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Mercy Hospital trauma service upgraded

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FRANK J. SCHULTZ
January 16, 2010
— Mercy Hospital officials said Friday that local trauma patients are more likely to survive because of recent upgrades to its emergency trauma center.

At the same time, more money is flowing into Mercy coffers because more accident victims are being treated locally, officials said in a news conference.


Mercy called the conference to announce that the American College of Surgeons has certified the hospital as a Level 2 trauma center.


A Level 2 center can provide higher levels of care for seriously injured patients than a Level 3, center, such as at Beloit Memorial Hospital, or a Level 4 center, such as the Edgerton hospital.


As the Janesville Gazette reported last June, the upgrade means the hospital can take cases that had been sent to Madison or other larger regional hospitals.


“The key is being able to provide the care to people close to home,” said Mercy Health System president and CEO Javon Bea. “Obviously in major trauma, time is of the essence, and so you’re saving lives, decreasing morbidity, if you can get the full trauma services to an individual quickly.”


The trauma center has been operating at the higher level since December 2008, officials said.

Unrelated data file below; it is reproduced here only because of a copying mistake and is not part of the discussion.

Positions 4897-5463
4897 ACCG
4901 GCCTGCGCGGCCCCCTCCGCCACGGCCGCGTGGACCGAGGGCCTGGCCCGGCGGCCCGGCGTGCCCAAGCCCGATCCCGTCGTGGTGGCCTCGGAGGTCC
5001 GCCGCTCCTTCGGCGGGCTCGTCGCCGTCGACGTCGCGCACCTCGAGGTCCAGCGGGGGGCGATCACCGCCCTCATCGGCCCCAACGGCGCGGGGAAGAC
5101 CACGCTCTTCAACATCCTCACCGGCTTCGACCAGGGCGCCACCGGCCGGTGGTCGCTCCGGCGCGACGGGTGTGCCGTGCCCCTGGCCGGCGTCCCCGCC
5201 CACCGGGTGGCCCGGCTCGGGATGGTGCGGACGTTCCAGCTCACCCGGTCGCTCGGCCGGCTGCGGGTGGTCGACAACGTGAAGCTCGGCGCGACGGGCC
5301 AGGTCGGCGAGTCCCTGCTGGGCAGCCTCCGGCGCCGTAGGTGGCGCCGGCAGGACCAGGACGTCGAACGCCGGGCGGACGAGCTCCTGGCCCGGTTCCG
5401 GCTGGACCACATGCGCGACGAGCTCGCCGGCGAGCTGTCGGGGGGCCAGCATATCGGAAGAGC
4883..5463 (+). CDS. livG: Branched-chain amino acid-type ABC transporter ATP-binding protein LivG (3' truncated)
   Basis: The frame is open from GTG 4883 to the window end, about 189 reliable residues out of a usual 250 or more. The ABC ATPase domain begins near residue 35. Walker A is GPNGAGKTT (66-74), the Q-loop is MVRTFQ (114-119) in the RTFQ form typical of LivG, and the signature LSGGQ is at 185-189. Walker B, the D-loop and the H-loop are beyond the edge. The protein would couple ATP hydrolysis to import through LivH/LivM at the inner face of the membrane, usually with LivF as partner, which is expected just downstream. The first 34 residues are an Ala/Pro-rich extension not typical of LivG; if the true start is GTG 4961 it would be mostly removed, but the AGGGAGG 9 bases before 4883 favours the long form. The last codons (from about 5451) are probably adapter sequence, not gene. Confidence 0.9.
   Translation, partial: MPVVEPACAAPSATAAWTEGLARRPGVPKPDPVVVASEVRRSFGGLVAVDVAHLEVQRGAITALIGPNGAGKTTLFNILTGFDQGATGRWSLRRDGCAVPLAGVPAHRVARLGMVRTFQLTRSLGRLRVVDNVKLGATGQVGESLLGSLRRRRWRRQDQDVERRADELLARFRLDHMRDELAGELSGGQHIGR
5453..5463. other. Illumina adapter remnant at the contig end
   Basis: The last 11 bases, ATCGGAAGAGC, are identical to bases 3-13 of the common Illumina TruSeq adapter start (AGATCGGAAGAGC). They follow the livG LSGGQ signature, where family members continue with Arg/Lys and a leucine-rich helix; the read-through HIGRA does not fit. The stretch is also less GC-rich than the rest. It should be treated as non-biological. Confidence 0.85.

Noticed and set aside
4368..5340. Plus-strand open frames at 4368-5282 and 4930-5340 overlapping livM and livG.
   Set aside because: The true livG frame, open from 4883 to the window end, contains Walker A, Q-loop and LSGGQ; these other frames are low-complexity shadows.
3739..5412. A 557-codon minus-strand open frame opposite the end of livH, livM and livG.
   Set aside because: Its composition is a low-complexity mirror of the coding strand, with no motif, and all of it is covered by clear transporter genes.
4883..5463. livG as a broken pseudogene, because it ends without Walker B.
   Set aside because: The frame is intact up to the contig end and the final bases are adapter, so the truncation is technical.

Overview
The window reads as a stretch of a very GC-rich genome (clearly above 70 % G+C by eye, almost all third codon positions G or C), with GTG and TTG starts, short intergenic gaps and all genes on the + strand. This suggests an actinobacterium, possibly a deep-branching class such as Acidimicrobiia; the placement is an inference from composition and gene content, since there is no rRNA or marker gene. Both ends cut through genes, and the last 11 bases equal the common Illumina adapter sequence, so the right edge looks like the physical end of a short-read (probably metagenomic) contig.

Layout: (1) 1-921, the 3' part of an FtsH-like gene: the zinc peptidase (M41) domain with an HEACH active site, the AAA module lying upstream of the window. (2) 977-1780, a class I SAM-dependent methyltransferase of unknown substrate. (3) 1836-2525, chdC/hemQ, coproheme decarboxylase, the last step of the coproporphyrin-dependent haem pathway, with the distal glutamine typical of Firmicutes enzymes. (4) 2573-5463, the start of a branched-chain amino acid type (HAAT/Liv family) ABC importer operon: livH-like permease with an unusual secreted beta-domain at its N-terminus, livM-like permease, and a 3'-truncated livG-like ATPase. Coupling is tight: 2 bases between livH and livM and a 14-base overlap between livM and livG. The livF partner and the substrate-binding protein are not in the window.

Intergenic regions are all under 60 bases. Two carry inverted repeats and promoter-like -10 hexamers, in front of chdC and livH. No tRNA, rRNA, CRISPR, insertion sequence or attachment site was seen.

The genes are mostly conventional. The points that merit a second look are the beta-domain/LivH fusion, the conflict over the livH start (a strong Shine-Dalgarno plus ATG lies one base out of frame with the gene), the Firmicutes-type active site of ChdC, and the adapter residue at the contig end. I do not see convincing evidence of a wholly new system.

As a result, Mercy Janesville saw an 82 percent increase in trauma cases from 2008 to 2009, said Dr. Robb Whinney, director of trauma, acute-care surgery and surgical critical care.


Mercy handled 309 trauma cases in 2008 but 563 in 2009. Trauma cases listed as critical were up 141 percent.


Admissions to the hospital from trauma cases also increased, from 222 to 406.


At the same time, transfers out of the hospital dropped by 48 percent, from 63 to 33, Mercy reported.


Income from those patients is paying for the $5 million invested in the Mercy trauma upgrade, Bea said.


Mercy officials said seven other Level 2 trauma centers are in Wisconsin, but none south of La Crosse. There are two Level 1 centers south of La Crosse: University Hospital in Madison and Froedtert Hospital in Wauwatosa.


St. Anthony Hospital and Rockford Memorial Hospital, both in Rockford, Ill., also boast Level 1 trauma centers.


“If I were someone living south of La Crosse, other than trying to get into the UW, I would be asking myself, ‘why am I living in the entire central-southern part of the state where there is no Level 2 trauma center,’” Bea said.


The new St. Mary’s Janesville Hospital, which is set to open in 2011, will be able to stabilize trauma patients, but it does not plan to apply for any kind of trauma designation, said spokesman Steve Van Dinter.


One key requirement for a Level 2 center is that a trauma surgeon is on call 24 hours a day year-round. Mercy has had three trauma surgeons handling those duties since December 2008, said Anne Quaerna, emergency room nursing director.


The surgeons have relieved pressure on the other emergency-room doctors, Quaerna



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